A Death (For the first part of this five-parted series, click here.) Here, looking down on it, one now defunct decade in southwest Michigan had crowned in a dysfunctional landscape of nonage dissolution as a mother married a step-father, a big half-brother was transferred from one juvenile home to another, two elder step-brothers fled – read more..
Here, looking down on it, one now defunct decade in southwest Michigan had crowned in a dysfunctional landscape of nonage dissolution as a mother married a step-father, a big half-brother was transferred from one juvenile home to another, two elder step-brothers fled – Mommy and Boy filling their places in that provisionally suburban space – a disillusioned step-sister was committed after swallowing a bottle-full of pills on her sweet sixteenth, hospitalized while a more immediate step-sibling transformed from a brotherly buddy to an abusive bully as his confused companion turned baffled seven and he braced himself to tackle bitter 11, indignant over an indigent father’s aloofness and an alimonied, erratic mother’s schizophrenic attacks on the new nuclear family unit that excluded an affronted her… and, bindingly banished, one strangely stepped merging of paternal and maternal, each paired with youngest sons, yieldingly strained into the 1990s, acquiring a puppy named Tessie as they acclimated to state game woodlands where the graybeard of their countrified built-by-hand box-of-a-home could sidestep the hullabaloo of humanity, verifiably vanished into a no man’s homeland on this isolated lake on that dead-end dirt road –
While that inception of a millennium’s last span unraveled in a revelatory onslaught up north as old Daisy was caught in a crossfire of a father’s new home beside fatally fateful asphalt, slaughtered in sight, breaking Son down as Father broke up with the goddess of his boyhood, and her two offspring – a brother and a sister to him – who incarnated golden recalls of olden, pined-for eras – disappeared from life as hitherto known. It was a time of great loss and unwittingly welcomed gain –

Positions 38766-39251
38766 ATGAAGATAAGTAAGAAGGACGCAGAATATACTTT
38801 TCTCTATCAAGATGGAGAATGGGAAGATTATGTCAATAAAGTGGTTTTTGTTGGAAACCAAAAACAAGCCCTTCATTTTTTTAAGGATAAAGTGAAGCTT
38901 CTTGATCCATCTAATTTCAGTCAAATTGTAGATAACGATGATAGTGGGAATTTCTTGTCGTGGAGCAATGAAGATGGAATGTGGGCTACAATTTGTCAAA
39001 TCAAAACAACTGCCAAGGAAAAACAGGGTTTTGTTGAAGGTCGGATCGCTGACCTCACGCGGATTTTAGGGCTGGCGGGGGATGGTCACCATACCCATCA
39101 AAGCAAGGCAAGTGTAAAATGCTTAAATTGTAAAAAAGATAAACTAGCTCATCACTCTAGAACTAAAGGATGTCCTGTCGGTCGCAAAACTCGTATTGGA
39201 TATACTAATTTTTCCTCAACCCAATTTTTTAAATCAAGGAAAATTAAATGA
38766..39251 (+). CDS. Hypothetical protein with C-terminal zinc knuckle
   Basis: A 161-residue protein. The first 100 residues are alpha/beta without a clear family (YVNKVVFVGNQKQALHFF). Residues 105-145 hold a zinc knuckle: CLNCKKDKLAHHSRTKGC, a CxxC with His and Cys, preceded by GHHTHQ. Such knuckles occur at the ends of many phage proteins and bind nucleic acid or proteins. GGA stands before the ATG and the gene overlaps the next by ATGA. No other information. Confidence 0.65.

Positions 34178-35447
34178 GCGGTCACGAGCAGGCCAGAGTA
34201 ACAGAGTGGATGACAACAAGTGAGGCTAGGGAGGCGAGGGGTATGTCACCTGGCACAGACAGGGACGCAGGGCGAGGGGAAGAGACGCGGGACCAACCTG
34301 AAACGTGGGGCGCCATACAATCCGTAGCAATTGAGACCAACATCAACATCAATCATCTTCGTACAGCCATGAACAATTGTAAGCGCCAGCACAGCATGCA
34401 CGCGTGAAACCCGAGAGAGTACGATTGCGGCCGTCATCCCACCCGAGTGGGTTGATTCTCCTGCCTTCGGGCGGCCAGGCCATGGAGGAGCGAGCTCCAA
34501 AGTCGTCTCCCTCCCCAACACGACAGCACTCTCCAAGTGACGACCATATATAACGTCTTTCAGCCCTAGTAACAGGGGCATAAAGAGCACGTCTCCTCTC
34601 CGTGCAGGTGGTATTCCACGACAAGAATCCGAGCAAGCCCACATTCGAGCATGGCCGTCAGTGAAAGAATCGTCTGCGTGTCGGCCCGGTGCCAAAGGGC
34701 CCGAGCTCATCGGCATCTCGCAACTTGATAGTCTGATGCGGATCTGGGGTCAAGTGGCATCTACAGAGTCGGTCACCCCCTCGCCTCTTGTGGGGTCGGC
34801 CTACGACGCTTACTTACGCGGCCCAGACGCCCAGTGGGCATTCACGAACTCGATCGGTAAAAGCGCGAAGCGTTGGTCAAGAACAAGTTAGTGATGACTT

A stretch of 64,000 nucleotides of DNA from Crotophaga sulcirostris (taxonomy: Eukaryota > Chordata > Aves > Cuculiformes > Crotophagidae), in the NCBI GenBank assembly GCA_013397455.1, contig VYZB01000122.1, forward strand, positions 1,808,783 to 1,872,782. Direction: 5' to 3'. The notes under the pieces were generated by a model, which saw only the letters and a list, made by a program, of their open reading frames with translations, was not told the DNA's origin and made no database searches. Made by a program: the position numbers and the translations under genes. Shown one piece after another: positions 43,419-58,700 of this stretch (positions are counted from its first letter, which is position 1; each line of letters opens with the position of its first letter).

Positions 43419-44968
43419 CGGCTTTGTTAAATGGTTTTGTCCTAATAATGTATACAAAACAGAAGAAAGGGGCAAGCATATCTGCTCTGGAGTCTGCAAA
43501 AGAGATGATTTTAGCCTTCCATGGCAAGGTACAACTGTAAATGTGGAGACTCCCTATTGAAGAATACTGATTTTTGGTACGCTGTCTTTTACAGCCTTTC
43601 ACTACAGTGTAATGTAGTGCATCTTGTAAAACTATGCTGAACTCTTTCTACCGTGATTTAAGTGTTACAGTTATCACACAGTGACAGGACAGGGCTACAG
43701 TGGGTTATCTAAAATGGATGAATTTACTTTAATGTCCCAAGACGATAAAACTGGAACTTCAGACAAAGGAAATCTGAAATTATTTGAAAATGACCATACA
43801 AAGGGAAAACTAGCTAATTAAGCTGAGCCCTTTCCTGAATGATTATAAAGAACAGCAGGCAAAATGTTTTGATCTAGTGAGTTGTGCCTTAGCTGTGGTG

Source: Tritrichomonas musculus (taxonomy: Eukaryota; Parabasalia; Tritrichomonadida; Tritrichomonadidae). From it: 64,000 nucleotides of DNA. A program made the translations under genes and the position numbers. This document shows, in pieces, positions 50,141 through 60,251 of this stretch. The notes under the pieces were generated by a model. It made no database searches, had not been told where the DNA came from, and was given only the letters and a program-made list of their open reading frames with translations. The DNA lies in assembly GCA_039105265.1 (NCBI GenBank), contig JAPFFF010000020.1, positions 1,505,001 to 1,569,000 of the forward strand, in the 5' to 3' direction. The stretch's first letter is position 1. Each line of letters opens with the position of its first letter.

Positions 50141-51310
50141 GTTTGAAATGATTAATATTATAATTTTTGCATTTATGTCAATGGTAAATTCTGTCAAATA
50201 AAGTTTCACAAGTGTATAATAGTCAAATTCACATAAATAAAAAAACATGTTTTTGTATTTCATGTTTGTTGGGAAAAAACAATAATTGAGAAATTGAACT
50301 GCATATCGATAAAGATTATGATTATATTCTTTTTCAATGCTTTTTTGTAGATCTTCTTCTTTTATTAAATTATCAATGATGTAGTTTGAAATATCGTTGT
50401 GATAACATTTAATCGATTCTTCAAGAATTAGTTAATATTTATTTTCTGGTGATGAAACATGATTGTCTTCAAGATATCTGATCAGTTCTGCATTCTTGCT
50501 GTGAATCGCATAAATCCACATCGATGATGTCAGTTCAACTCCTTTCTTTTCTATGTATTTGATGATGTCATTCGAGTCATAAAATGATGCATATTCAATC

Yes! And throughout seasonal breaks up to a thousand thistly years’ end, enduring the sweeping hours, thornily bored between millennial unease and lured sleep – heaped on the hammock in Dad’s backyard those dog days – on the edge of wildwood, wedged half-way of two-laned highway next to one diminutive dwelling and an intermittently interrupted infinitude of tree-laden refuge – contiguous with Daisy’s grave where, every summertime, ever more wild daisies continuously grew –
And I knew. I knew in my bones. I knew that those wildflowers were her flesh. Each pleasing pedal and up-shot of stem child-cherished representations as we planted ourselves on and in the same sacrosanct soil, above what was below and beneath what was beyond – beyond representations of a reality I wasn’t parentally permitted to believe. Taught that fallen man in his Almighty Dominion over forested and felled land – with held, handed-down heaven or hell-bound souls – without faith – why save myself? – oh, but even in my blind obedience, I knew better! Better of myself and All at the crossroads of an exultant expression of cosmically elemental interconnectivity as I caved into a fundamentally mortal fear while simultaneously, sagely, personifying Death’s being the passing of another as well as encompassing this impermanence of an age – and an All-in-All way of being in the world –
Unfolding into a post-mortem, post-modern adulthood of Death as Punctuated Parting of Unrolling Life – deferring deference in a delayed Today Paradise in giving into a fearfully righteous receptiveness to a God-damned deception – only to feel lonely in firmly enforced beginnings and definitively designated endings as containing seemingly boundaried musings of time in meaning-filled vacant space. Fleetingness and foreverness fusing…
Yes – in the wake of Daisy’s departure, Death awakened me to what it inescapably does in broadly drawing nearer, and claiming as it closes in… Calling on beloved grandparents and a gamut of peers to, in over six years since having departed from the Great Lakes State, a handful of influential figures of its gay community who so informed those formative young adult days – cancer and suicide, a fall down the stairs and an affray on the streets. As Life lengthens, and my awareness of the world widens, it’s impossible not to appreciate how these peculiar men, in particular, deepened my understanding of myself – and how their impact further intensifies this precarious epoch –
And no passing has impressed upon me my own impotence in the face of Death as that of Bryan Higgins – addressing how pressingly important it is to live each phase of Life fully. Oh, Feather Lynn –
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